Source: Optimum Wellness Magazine
1. Detox Your Kitchen
First, get rid of everything that contains gluten.
That includes wheat, barley, rye, triticale, kamut, spelt, couscous, oats (unless they are certified gluten free), anything with modified food starch, malt and malt flavorings, and many kinds of soy sauce. Bag it all up and drop it off at your local homeless shelter. Then stock up on ready made alternatives, such as gluten free bread, crackers, pasta, and cereals. Make reading labels a part of your life.
2. Get Familiar With Flour
Gluten free all purpose baking flour is now available; other good wheat flour substitutues for baking include buckwheat, corn, rice, sorghum, millet, and quinoa. These usually work best in combination. “Some provide bulk, some add lightness, some are finer in texture so you don’t end up with a gritty bread,” says Jules E. D. Shepard, author of Nearly Normal Cooking for Gluten-Free Eating. “You’ll also need xanthan gum or guar gum as a substitute for the binding properties of gluten.” A teaspoon or two per recipe is usually required. Tapioca flour also works as a binder, as do egg whites. Glutinous rice flour, which does not contain gluten but does get sticky can be added (1 to 2 teaspoons per cup of flour). Experiment with several different flours in baked goods; when you find a combination you like, make up a big batch and store it in glass jars.
3. Keep it Simple
Emphasize whole, fresh, unprocessed foods, and you’ll make your diet naturally gluten free by default. Stock your kitchen with dark leafy greens; cruciferous vegetables, such as broccoli and cauliflower; deep red-orange vegetables, such as sweet potatoes, carrots, and red peppers; fresh fruit, especially berries; lean, organic meats and wild-caught fish; and nuts, seeds, and beans. Season your foods with olive oil, sea salt, spices, and fresh herbs. The high content of antioxidants will also help heal existing damage to your intestinal tract.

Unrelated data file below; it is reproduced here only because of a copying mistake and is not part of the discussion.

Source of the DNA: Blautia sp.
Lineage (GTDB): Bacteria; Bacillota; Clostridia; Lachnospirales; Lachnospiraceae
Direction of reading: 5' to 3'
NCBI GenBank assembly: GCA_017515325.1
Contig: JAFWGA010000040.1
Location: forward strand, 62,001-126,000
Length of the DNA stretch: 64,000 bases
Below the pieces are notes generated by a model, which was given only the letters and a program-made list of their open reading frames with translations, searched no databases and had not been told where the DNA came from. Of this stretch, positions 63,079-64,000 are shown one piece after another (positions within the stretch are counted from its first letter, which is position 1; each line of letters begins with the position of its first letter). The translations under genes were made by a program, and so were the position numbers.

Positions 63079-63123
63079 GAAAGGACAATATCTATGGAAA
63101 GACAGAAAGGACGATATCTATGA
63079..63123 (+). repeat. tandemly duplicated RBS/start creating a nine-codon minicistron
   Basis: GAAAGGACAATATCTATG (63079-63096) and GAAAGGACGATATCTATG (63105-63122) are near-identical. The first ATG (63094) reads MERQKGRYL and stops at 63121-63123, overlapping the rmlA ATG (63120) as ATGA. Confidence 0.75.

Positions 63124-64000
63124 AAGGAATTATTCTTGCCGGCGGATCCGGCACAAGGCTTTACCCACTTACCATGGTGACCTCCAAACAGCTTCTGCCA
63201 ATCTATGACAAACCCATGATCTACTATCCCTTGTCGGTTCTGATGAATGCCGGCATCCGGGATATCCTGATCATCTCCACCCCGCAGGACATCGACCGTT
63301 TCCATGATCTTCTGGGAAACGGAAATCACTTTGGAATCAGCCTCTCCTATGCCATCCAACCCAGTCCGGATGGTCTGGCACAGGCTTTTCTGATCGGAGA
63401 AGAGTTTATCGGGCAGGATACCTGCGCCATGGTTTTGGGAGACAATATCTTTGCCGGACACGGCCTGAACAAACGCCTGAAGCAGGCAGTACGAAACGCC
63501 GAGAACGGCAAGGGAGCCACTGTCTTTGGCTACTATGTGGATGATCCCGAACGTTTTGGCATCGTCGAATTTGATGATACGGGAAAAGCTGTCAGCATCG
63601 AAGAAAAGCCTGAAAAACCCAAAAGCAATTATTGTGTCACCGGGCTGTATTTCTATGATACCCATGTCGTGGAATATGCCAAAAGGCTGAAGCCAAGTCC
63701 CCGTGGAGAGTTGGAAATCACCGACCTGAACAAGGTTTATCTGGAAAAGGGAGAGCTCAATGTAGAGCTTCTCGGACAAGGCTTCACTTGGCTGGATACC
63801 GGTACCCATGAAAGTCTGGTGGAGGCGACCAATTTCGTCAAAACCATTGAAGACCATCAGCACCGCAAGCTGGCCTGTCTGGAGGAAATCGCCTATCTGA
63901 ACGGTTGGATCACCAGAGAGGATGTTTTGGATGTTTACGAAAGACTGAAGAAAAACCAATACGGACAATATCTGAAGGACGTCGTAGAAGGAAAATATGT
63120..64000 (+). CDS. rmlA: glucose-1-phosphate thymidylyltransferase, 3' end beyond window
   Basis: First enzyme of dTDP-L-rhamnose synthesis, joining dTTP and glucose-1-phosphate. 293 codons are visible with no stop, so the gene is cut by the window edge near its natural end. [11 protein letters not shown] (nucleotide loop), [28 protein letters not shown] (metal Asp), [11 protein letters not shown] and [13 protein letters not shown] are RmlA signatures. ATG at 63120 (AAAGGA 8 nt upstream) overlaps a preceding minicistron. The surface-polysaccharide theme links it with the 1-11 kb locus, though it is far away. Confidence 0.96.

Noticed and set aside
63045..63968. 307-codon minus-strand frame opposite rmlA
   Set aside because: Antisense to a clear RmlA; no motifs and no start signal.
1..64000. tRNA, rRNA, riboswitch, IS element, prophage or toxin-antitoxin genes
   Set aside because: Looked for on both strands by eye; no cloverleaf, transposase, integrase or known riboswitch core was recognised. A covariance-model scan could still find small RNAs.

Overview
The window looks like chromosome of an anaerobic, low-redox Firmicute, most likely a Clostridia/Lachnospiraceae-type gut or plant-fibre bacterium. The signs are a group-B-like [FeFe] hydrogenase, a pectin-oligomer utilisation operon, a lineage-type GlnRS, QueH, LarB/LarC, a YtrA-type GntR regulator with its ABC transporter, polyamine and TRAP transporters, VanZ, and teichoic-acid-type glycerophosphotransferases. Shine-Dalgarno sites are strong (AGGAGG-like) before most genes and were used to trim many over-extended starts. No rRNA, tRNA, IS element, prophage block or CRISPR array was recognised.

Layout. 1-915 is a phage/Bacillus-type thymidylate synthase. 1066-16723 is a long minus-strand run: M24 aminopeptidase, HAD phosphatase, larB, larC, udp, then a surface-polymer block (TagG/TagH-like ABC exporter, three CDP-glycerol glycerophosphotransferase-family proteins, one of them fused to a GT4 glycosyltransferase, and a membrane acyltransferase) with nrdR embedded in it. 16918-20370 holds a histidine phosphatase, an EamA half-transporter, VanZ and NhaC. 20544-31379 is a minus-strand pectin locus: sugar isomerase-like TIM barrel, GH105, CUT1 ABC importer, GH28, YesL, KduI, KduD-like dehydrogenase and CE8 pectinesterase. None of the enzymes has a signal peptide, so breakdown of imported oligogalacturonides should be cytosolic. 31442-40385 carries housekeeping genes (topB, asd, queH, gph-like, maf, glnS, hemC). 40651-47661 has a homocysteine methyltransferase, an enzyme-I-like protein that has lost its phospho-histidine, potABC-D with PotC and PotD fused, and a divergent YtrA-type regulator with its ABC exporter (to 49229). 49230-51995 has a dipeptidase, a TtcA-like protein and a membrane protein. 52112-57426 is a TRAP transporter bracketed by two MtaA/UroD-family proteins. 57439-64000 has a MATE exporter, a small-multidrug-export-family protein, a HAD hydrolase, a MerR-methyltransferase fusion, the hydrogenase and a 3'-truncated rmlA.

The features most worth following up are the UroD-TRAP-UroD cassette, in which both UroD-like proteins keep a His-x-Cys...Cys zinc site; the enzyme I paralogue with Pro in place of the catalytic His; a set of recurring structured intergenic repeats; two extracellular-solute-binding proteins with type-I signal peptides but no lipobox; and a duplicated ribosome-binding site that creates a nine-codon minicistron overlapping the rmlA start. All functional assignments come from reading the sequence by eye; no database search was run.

4. Order Smart When Dining Out
First, stick to gilled fish, meat, or vegetables. Avoid fried foods; even if the food you’re ordering doesn’t contain gluten, it could have been fried in the same oil used to cook battered foods. Order steamed vegetables without sauces, or get it on the side. “Also, many chefs may not know what ‘gluten free’ really means,” says Shepard. “One option is to bring a card with you that explains your dietary restrictions, and just hand it to the server. That way, he or she doesn’t have to write it all down.”
5. Avoid Some Restaurants Entirely
Skip salad bars and buffets, where cross-contamination is a risk, and restaurants that don’t make their own food (chains, fast-food restaurants, and bakeries). “If a bakery has gluten free bread, it’s tempting,” says Shepard. “But if they make regular baked goods too, there may be cross-contamination.” Stick to baked goods from a gluten free commercial kitchen or bakery.
6. Bring Your own Bread
BYOB -- bread, that is -- to holiday gatherings, potlucks, and dinner parties. You can even bring gluten free chips, crackers, cookies, or brownies. If it’s a dinner party, make your hosts aware of your needs and offer to bring a dish. Other gluten-intolerant guests will thank you for it.
More Tips on Following a Gluten-Free Diet
>> Eat more non-processed foods.
>> Eat an abundance of fresh vegetables and fruit.
>> Eat a serving of beans or legumes and nuts daily.
>> Pay attention to your calcium and vitamin D intake to maintain healthy bones.
>> Choose lean poultry and meats as well as low fat dairy products.
>> Balance the food you eat with daily physical activity.
>> Consult with your doctor before starting a gluten-free diet.